A couple of months ago, a tearful social worker showed me a letter that her eight-year-old client had written. She had helped him to write it as a way for him to talk about his recent loss. His foster parents had made the decision to have him removed from their home. He had experienced years of neglect and abuse and his behaviors were becoming more aggressive. In dark pencil lead he had drawn a sad face with tear drops under each eye. Below it read, "Please let me come home. I'll be good, I promise."
I've been a social worker for almost 20 years, working at an agency that serves children and families. Most of the children are involved in the child welfare system and many are in foster care. The stories of these children's lives are heartbreaking. I remember in graduate school being told that I needed to remain objective for the sake of my clients and to protect myself.
When I first started working in the field, I vacillated between feeling completely overwhelmed and numb. I tried to suppress my feelings, fearing that I would become paralyzed. It was my mother who encouraged me to talk about my feelings. At the time I was working in an inner-city school. Many of the school staff disapproved of therapy, believing that we were indulging "bad" kids. I would sit in my car, on my phone, crying to my mother.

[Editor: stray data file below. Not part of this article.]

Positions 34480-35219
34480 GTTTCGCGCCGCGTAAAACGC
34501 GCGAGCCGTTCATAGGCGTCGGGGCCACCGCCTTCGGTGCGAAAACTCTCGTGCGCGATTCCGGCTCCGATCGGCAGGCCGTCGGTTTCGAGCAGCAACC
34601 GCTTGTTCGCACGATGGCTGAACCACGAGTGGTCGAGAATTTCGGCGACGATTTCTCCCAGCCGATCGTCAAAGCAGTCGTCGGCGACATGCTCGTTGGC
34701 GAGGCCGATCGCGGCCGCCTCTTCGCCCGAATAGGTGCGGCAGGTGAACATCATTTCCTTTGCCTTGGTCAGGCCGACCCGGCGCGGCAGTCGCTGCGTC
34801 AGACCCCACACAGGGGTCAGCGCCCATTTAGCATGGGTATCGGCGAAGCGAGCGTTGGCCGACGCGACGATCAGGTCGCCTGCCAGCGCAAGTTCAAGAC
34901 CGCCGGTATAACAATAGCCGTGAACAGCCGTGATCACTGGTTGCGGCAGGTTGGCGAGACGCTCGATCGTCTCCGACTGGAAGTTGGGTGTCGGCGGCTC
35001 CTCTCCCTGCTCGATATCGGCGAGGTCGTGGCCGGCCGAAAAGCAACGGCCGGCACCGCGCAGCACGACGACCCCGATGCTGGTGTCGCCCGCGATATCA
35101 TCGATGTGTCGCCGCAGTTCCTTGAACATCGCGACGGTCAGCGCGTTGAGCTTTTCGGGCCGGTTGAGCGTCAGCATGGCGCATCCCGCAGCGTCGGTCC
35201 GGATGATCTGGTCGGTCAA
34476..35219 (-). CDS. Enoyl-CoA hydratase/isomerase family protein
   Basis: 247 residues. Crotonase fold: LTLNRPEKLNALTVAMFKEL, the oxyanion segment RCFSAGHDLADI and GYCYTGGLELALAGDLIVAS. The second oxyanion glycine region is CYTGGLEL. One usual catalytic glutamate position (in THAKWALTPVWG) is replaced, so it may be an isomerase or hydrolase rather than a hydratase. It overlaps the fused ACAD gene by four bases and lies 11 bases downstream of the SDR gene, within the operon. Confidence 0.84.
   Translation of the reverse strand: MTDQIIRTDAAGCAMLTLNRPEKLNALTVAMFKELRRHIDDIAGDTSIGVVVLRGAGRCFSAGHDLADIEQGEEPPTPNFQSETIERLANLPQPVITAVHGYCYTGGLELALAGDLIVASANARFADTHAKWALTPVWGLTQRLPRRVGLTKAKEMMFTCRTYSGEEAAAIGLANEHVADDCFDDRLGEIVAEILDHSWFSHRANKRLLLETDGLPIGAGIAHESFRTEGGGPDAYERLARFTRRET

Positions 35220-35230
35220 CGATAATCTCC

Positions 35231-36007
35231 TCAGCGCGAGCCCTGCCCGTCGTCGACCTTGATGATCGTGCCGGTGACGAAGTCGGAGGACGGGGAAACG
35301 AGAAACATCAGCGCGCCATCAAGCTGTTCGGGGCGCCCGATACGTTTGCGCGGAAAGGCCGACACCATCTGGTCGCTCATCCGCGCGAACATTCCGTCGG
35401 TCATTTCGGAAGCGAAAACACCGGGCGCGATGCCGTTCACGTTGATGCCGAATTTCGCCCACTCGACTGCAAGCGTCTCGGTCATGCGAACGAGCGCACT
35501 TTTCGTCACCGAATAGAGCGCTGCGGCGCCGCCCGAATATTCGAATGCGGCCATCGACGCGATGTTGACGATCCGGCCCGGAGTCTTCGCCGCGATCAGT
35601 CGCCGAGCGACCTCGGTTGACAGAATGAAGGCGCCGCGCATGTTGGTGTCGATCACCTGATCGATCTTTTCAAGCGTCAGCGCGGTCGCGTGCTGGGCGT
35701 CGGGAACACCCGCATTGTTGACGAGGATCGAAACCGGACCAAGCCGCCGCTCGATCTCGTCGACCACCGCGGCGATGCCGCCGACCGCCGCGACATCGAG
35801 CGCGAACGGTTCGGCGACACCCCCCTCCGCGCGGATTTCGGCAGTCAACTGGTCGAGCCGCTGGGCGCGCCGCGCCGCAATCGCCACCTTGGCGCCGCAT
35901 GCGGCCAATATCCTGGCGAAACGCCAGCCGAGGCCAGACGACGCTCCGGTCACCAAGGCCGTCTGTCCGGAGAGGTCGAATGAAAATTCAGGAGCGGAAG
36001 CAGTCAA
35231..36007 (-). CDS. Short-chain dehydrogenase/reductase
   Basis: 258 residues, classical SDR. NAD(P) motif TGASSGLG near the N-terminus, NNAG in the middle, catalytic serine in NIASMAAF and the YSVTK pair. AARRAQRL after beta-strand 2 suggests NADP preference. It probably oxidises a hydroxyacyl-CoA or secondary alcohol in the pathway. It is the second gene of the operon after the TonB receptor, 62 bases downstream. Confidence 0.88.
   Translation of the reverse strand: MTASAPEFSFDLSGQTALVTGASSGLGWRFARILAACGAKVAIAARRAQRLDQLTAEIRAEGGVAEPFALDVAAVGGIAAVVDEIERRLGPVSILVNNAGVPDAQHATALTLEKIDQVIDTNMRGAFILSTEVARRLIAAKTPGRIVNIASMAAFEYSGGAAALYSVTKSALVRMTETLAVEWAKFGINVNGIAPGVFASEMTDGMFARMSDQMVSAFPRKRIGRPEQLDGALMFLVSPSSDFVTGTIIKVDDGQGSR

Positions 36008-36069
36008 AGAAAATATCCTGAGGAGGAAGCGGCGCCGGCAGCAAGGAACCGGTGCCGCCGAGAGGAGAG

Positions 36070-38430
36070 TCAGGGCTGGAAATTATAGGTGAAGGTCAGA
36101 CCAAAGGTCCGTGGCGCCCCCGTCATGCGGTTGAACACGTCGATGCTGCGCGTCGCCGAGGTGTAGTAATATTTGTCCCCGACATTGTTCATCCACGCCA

My mother told me it was ok to cry. As a young nurse on a burn unit in a children's hospital in Canada, my mother saw children alone and afraid. She would cry on her way home from the hospital but it made her work harder for her patients.
The little boy who lost his foster home is doing better, adjusting to his new foster home. In the weeks after being placed, he met with his social worker every week. I could see how exhausted she was after her visits with him. She grieved with this little boy, something he might not have been able to do alone.